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World Health Organization's Ebola Response Draws Criticism

World Health Organization in Spotlight Over ‘Slow’ Ebola Response
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The head of the World Health Organization has admitted that there were problems with the organization's response to the Ebola outbreak in West Africa but says history will be the ultimate judge of the results.

A WHO memo leaked last month suggested that incompetent staff and a lack of information had hampered efforts to stop the disease from spreading.

Questioned on the issue Wednesday, WHO Director-General Margaret Chan acknowledged there had been problems.

“There will be time for history and we will reveal how the whole world and especially WHO managed the Ebola outbreak," she said. "But at this point in time it is important for us to focus our entire energy and attention to help countries that are being affected to get the job done.”

The Ebola outbreak has laid bare an institution in crisis, said global health policy expert Sophie Harman of Queen Mary University of London.

“The World Health Organization should have had a clear leadership role in the Ebola response," Harman said. "But increasingly we see bilateral organizations such as the U.K. Department for International Development, or the U.S. government taking a lead role. Multilaterally, it has really been the World Bank that is stepped up in this regard.”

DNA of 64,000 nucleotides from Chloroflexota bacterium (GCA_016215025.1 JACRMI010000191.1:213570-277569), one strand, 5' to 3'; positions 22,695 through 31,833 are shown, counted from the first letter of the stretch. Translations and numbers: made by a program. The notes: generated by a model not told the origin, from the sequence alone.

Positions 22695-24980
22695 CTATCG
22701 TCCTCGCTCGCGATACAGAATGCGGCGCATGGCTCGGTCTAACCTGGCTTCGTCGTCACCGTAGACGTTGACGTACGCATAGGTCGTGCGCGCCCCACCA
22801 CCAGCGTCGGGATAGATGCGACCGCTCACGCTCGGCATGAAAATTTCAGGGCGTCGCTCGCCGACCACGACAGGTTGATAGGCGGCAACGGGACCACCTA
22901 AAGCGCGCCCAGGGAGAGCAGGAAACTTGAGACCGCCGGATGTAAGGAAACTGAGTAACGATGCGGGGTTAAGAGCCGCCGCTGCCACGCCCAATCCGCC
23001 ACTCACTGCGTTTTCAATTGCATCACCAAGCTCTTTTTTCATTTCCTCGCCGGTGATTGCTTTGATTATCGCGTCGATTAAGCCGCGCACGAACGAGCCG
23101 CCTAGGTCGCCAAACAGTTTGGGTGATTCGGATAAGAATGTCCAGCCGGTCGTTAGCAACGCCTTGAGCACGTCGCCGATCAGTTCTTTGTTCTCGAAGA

The World Bank pledged an extra $100 million last month for the fight against Ebola. Several U.N. agencies also have been involved.

“We have multiple institutions but nobody really directing where these energies should be going towards,” Harman said.

U.S. efforts

The United States has taken on the biggest burden in funding and manpower.

The first group of service members from the U.S. Ebola mission returned Tuesday to Texas. Other countries, including China and European states, have faced criticism for their contributions.

“We still have seen some of the major global donors, the EU, are not stepping up," said Barry Johnston, head of advocacy at ActionAid, a charity working in the region. "And it is only really when it is worrying them, when it is starting to threaten their own doors, that they are prepared to respond.”

The European Union’s health commissioner, Vytenis Andriukaitis, visited Sierra Leone this week and called for EU states to do more.

“I appeal to the EU member states to encourage health workers and volunteers, especially epidemiologists, to put hesitation and fear aside and go to West Africa to help fight Ebola now,” Andriukaitis said.

Profits rerouted

Despite the hundreds of millions pledged, campaigners say global efforts to fund the fight against Ebola are being undermined, because multinational companies are shifting profits away from West Africa and weakening local economies.

“ActionAid looked at the three countries affected by the Ebola crisis — Sierra Leone, Guinea and Liberia — and found that in 2011, the last year that figures were available, those countries actually lost more money to tax avoidance than they were able to spend on their health services," Johnson said.

Analysts say rebuilding those health systems will be the crucial next step for the international community. For now, all efforts are directed at containing the disease.